|Territory of the Province of Pavia|
The Oltrepò within the Province of Pavia
|• Total||1,097 km2 (424 sq mi)|
|• Density||130/km2 (350/sq mi)|
|Time zone||CET (UTC+1)|
|• Summer (DST)||CEST (UTC+2)|
The Oltrepò Pavese (Western Lombard: Ultrepò Paves) is an area of the Province of Pavia, in the north-west Italian region of Lombardy, which lies to the south of the river Po. (It is ‘oltre’ (beyond) the Po, when considered from the provincial capital Pavia and in general from the rest of Lombardy.)
Extending over an area of c. 1,100 km2 (420 sq mi), it is roughly triangular in shape, with a base to the north formed by the Po and a southern apex at Monte Lesima (1,724 m (5,656 ft)), a mountain of the Ligurian Apennines which is the highest point in the province.
To the west it is bounded by the Province of Alessandria (Piedmont) and to the east by the Province of Piacenza (Emilia Romagna). The territory comprises a plain close to the Po, a hilly section, which rises from the Valle Staffora to the west and from the upper Val Tidone to the east, and a mountainous zone which in addition to Monte Lesima includes the peaks of Monte Chiappo (1700 m) Cima Colletta (1494 m) and Monte Penice (1460 m). The main watercourse is the Staffora; other streams include the Ardivestra, the Versa and the upper part of the Tidone, including part of the Lago di Trebecco reservoir.
The region became part of Lombardy in 1859.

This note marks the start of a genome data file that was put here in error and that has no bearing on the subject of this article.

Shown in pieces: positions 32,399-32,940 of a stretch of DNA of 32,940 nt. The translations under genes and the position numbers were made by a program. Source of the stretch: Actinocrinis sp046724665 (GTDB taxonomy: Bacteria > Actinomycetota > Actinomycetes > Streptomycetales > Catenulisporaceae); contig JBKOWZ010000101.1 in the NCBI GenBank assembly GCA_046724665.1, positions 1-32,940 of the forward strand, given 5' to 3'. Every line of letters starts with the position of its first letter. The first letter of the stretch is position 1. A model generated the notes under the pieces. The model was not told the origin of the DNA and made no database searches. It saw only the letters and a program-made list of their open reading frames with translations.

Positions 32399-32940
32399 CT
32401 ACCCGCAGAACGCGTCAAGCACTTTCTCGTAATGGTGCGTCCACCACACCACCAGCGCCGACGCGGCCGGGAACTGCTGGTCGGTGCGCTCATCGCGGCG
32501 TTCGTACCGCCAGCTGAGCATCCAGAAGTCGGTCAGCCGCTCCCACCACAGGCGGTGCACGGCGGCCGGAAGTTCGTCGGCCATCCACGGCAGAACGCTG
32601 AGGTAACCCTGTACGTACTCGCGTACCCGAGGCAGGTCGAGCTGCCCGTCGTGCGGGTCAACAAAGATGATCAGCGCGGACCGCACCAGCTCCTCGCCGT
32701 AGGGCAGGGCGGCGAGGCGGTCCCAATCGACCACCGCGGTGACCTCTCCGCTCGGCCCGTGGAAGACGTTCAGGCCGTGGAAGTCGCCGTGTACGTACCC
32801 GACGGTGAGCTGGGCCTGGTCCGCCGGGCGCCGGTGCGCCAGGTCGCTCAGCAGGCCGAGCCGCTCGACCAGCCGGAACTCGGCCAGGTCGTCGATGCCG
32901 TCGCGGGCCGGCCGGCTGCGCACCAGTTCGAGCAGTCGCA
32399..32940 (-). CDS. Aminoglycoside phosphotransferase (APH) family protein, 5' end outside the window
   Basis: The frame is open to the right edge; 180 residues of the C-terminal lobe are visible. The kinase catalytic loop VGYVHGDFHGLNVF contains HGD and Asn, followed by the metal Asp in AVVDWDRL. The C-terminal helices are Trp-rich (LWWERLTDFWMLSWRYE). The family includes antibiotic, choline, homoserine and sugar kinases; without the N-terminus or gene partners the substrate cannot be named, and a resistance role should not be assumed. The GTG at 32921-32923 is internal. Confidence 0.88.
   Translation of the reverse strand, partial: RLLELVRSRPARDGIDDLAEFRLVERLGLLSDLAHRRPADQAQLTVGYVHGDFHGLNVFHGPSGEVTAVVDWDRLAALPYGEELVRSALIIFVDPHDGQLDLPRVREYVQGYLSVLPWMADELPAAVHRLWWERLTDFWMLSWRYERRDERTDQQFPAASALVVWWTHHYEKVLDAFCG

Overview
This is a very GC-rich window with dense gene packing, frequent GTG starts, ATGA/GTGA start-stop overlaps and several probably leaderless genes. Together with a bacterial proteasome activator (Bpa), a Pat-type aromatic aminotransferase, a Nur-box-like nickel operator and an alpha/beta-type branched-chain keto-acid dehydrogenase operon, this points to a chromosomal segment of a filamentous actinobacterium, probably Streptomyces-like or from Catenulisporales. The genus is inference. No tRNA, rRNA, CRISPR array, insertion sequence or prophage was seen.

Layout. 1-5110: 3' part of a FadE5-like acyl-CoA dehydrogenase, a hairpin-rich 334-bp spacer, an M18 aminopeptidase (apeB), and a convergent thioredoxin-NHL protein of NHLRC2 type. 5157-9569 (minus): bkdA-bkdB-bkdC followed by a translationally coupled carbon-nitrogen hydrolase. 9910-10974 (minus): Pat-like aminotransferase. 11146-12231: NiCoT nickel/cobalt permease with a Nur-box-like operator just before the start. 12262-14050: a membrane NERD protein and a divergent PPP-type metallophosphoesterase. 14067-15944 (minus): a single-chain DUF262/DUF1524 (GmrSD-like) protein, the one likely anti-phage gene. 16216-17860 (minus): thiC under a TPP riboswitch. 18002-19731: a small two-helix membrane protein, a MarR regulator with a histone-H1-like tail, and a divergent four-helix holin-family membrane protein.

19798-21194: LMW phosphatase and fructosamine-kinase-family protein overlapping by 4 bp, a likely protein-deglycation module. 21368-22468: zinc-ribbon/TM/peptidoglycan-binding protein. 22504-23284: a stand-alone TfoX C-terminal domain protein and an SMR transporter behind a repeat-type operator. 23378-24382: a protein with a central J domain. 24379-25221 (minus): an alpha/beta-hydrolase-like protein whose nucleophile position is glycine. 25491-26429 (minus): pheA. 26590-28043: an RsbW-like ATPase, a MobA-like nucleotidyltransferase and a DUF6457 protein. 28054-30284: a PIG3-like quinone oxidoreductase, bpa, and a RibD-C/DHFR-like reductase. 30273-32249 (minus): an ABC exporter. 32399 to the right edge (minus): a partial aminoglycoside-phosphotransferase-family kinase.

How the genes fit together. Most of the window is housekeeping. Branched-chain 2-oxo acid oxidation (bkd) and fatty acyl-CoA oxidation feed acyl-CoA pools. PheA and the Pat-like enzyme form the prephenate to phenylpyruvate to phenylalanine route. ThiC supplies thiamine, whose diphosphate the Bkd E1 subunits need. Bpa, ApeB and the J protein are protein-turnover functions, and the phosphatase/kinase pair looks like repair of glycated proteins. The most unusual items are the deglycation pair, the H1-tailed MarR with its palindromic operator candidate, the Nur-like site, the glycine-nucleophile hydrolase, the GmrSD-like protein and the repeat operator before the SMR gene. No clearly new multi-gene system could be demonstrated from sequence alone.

The area offer several attractions: smooth hills, medieval villages and castles, panoramic views, authentic Italian food and local wines. The Oltrepò happens to be the largest wine producing area of Lombardy and one of the largest in Italy, especially of the Pinot Nero. The landscape is scattered with vineyards that are freely accessible for hikers or even mountain biking.
Particular of the area are the local sparkling wines, the “vivace”, “frizzante” and also “spumante” wines. Reds and whites sparkle without being just sweet. The most famous local wine, the Bonarda is fruity but not sweet, in contrast to the Lambrusco e.g. A local, more classical wine is the Buttafuoco, the production of which is restricted to a small area in the North of the Oltrepò. A typical sweet red wine of the area is the Sangue di Giuda. The regional champagne-like spumantes have made it to the Italian DOCG category.
Regional dishes uses the seasonal ingredients like mushrooms and truffles, the local meats of rabbit, wild boar etc. One of typical dishes is the Sunday's “pranzo” or lunch in which all of the servings of the Italian menu (antipasti, primi, secondi, contorni, dolci) pass by, sometimes even twice. The Varzi salame is a protected product, like the Parmesan cheese.
- CNN iReport (2011)Retrieved 13th April 2014...
- This article originated as a brief summary of its counterpart in the Italian Wikipedia.